Economy

Chad Stevens

Last weekend marked the fifth anniversary of the Upper Big Branch mine disaster in West Virginia—the nation’s worst coal mine disaster in decades. Massey Energy, one of the largest American coal companies, ran the mine, and its CEO Don Blankenship has since been indicted on charges that he deliberately concealed health and safety violations at the mining site.

In addition to taking on education initiatives, PAGE encourages girls to produce photography and digital stories.
Madison County Photo Exhibition / carolinapage.org

Rural communities in western North Carolina are in the midst of an economic shift.

The rise and fall of the family farm means places like Madison County are looking for new ways to support themselves. The answer could be in the tech industry. But technology businesses rely on a steady stream of well-educated workers. 

A panel discussion tonight at Duke University, "Rethinking Appalachia," examines ways to develop a high-tech workforce in rural Appalachia.

The 'Old Well' UNC-Chapel HIll
Caroline Culler / Wikipedia

The state’s higher education institutions had a $63.5 billion impact on the state’s economy in the 2012-13 fiscal year, according to a new study. 

Higher education leaders say the report shows that the North Carolina’s institutions of higher education are providing a strong return on investment for students and taxpayers.

It notes that taxpayers invested $4.3 billion to support higher education in 2012-13, and received a $17 billion return.

Dan Ariely / Duke Photography

Dan Ariely works in contradictions. He studies behavioral economics and points out that humans are logical but irrational beings.

How do we assign monetary value to a thought or an idea? How do we decide when a lie is more valuable than the truth? Are we really in control of the decisions we make on a daily basis?

At the crossroads of psychology and economics, Ariely has made it his life’s work to study the idea that some of our best intentions can lead to our most irrational behavior.

Sharing economy illustration
North Carolina General Assembly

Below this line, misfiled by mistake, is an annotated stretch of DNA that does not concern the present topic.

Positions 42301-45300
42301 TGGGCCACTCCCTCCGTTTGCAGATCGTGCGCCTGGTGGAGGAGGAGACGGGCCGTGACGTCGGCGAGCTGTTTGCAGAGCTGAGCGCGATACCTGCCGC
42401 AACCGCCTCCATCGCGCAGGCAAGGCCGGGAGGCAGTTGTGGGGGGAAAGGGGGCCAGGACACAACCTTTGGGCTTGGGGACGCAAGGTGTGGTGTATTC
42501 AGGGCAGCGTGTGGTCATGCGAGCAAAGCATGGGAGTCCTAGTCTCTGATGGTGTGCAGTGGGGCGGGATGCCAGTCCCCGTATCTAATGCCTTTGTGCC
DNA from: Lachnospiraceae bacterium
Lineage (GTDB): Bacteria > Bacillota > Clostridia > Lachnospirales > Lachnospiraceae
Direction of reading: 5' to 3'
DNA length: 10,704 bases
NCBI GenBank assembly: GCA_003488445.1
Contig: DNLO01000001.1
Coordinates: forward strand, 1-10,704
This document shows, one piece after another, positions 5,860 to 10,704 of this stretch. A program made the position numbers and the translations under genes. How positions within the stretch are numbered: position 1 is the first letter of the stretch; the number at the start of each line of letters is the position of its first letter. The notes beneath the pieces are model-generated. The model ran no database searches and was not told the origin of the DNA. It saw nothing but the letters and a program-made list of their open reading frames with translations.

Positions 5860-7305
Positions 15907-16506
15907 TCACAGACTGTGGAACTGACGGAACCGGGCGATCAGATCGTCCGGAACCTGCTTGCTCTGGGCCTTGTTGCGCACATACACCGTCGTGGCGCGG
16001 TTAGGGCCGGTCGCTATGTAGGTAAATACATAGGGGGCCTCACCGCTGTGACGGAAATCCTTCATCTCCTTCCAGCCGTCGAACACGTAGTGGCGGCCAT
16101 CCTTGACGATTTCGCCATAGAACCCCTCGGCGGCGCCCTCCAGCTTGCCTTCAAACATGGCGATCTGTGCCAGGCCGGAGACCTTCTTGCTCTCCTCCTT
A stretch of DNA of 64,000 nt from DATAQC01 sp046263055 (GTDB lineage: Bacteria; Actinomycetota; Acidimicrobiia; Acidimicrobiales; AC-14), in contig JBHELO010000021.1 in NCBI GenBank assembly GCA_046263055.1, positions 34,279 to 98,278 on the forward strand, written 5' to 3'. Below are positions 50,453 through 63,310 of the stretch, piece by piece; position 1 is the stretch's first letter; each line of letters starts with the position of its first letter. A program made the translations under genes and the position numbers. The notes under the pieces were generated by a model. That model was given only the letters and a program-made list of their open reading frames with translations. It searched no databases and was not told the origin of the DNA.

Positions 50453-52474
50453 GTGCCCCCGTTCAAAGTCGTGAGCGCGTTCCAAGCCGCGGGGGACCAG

North Carolina lawmakers are taking their first look at how to regulate networks of individuals who buy and sell services between each other, a billion-dollar global industry that already operates in dozens of cities across the state.

One of the peer-to-peer economy’s biggest exponents, Airbnb, accounts for about 2,700 residential rental listings across North Carolina, and drivers who pick up passengers with their personal cars using the application Uber operate in ten cities here.

We've written a lot about how income has changed (or not) for the rich, middle class and poor in the U.S. We've written much less about what the rich, middle class and poor actually do for work.

To remedy that, we made this graph. It shows the 10 most popular jobs in each income bracket. Click on each job to see where it appears in different income brackets.

Showhomes, Home Staging
Eric Mennel / WUNC

About a year ago, Cora Blinsman’s mom passed away. Needless to say, it was a really hard on her. She started taking stock of her own life. Cora had been a full-time, stay-at-home mom for 20 years, and she was feeling burnt out. She needed space. So … she got a lot of it.

Soccer Ball Image
Flickr/Sonny Abesamis

    

As the 2014 World Cup draws to a close, all eyes are on Brazil. Historical data shows the effects of this tournament may go far beyond the walls of the stadium.

A picture of High Point Market.
High Point Market Authority

The state Department of Cultural Resources has installed a North Carolina Highway Historical Marker at High Point Market.

Gov. Pat McCrory is scheduled to attend the unveiling ceremony there today.

The original market building was constructed in 1921 with 249,000 square feet of show space. Now the market offers 11.5 million square feet, and contributes more than $5 billion dollars to the state economy every year.

Photo: A rig and gas well operation on the Marcellus Shale in Scott Township, Pennsylvania.
WCN247 via Flickr

North Carolina lawmakers are beginning to look at how they would tax the shale gas drilling companies for extracting gas from the ground in the state.

Members of the legislative commission that handles laws on energy heard Tuesday afternoon about how states that allow fracking charge companies for removing gas from the ground.

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